Charles West

Bass Tournament Champ

Charles has been fishing in the Bass Electric Tournaments for 14 years and has had plenty of success, including angler of the year in 2017, when he won 5 of the 7 events. Maroon Dam is Charles’ back yard and he has plenty of secrets about the resident bass population to share.

Charles’ Maroon Dam Bass Fishing Tips

  • Maroon Dam is a storage where the lures and techniques used for bass fishing can vary widely. For this reason, Charles uses this system as a testing ground for techniques.
  • Although there are plenty of fish in the far corners of the dam, it’s not necessary to travel long distances to find fish in this system. Some of Charles best sessions have occurred when he’s fished within spitting distance of the boat ramp. There are plenty of shore-based options as well.
  • Australian bass can be taken on surface lures in the shallow water around the shoreline all year round, but the low light periods around dawn and dusk fish best. During the warmer months fish tend to move to the weedbed margins in 15-20 ft of water through the rest of the day.
  • Getting weed on your hook is a good sign that you’re fishing in the right area, as that’s where bass tend to hang in Lake Maroon.
  • Fishing areas where there is mixed structure such as gravelly rock transitioning into broken weed is a great area to fish if you’re shore based.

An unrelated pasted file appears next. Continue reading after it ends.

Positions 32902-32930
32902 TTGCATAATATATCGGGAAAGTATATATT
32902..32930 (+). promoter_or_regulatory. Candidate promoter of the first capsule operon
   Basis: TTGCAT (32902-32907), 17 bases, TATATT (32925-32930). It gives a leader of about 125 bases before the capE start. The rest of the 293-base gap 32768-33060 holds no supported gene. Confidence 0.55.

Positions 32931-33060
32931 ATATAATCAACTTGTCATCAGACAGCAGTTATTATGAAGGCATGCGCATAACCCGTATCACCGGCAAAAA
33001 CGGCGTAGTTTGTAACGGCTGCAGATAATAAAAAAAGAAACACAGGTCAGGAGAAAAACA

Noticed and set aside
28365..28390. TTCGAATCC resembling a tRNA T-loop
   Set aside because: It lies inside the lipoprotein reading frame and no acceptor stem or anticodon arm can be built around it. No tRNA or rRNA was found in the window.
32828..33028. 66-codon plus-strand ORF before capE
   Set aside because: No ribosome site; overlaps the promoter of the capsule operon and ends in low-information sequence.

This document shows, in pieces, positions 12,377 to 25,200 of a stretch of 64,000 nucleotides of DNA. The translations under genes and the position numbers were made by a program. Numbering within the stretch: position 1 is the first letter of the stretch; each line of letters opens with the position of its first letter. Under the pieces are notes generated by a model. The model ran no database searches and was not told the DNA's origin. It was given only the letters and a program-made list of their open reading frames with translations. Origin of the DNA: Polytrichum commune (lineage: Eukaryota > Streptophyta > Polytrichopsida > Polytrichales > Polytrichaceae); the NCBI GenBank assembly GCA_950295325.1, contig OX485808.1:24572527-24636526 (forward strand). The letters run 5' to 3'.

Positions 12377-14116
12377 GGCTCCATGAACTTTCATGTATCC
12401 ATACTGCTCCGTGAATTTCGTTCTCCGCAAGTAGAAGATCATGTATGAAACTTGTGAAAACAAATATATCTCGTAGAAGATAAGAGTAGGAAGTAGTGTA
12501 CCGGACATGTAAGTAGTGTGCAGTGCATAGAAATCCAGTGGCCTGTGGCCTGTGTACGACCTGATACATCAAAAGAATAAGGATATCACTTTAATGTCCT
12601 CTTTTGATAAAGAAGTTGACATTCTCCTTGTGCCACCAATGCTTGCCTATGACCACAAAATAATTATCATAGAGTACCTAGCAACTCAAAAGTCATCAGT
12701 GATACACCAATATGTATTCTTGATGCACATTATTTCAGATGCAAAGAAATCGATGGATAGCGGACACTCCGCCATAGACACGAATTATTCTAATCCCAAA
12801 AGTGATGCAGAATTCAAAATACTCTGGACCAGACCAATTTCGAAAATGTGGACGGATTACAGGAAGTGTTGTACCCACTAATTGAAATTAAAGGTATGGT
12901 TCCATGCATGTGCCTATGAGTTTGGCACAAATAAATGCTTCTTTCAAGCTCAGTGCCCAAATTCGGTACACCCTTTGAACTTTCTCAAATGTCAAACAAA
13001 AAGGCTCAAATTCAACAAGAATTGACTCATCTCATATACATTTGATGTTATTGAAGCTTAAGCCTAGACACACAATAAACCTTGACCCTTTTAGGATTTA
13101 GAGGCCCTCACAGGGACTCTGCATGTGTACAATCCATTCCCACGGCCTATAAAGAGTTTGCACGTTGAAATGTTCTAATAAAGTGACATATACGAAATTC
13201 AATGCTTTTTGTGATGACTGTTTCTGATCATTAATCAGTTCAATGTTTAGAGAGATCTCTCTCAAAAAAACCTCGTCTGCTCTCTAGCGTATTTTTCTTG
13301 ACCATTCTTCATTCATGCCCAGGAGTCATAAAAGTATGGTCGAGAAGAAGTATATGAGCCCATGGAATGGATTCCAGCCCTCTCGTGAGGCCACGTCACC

• When you’re fishing weed, concentrate on the fringes and look for little indents, broken patches, channels and valleys through the weed that hold bass. Often bass bit aggressively in the weed because you’re getting a reaction bite.
  • Generally only the smaller fish seem to school in Maroon Dam, larger fish tend to be more solitary and hang close to their favourite structure.
  • Once you’ve found fish, put in a half dozen casts with each of your favourite lure styles and if you’re not catching fish, mark the patch and move on, then come back later. Bass often start feeding at different times of the day.
  • Charles finds that once he cracks the code and finds what’s working at a particular spot, that lure and technique will usually also work at other spots. However, he continues to rotate through lures, even after he catches some fish, to see what could be working better on the larger fish.
  • “Matching the Hatch” is key to Aussie bass fishing. Find lures that resemble what the bass are feeding on in terms of size, profile and colour.
  • “Perfect” conditions for Australian bass fishing on Maroon Dam would be temperatures not above 27-28 C, moon rising close to sun rise, glassy calm around dawn but a slight breeze later. A barometer above 2015 and rising is often good for fishing and overcast conditions, even with some drizzling rain, are great.
  • If the fish are shut down, Charles suggests slowing thing down and working lures subtly.
  • If (when) a hooked fish buries you in weed it’s best to position your boat or kayak above the fish and exert constant, moderate upwards pressure. Often the fish will thrash itself free when you do this, when pulling it from an angle will only cause it to burrow deeper into the weed.

Charles’ Maroon Dam Australia Bass Tackle

  • Spin gear consisting of a suitable rod, 1000-2000 size reel loaded with 6-12lb braid and a 6-12lb leader is great for throwing lighter lures.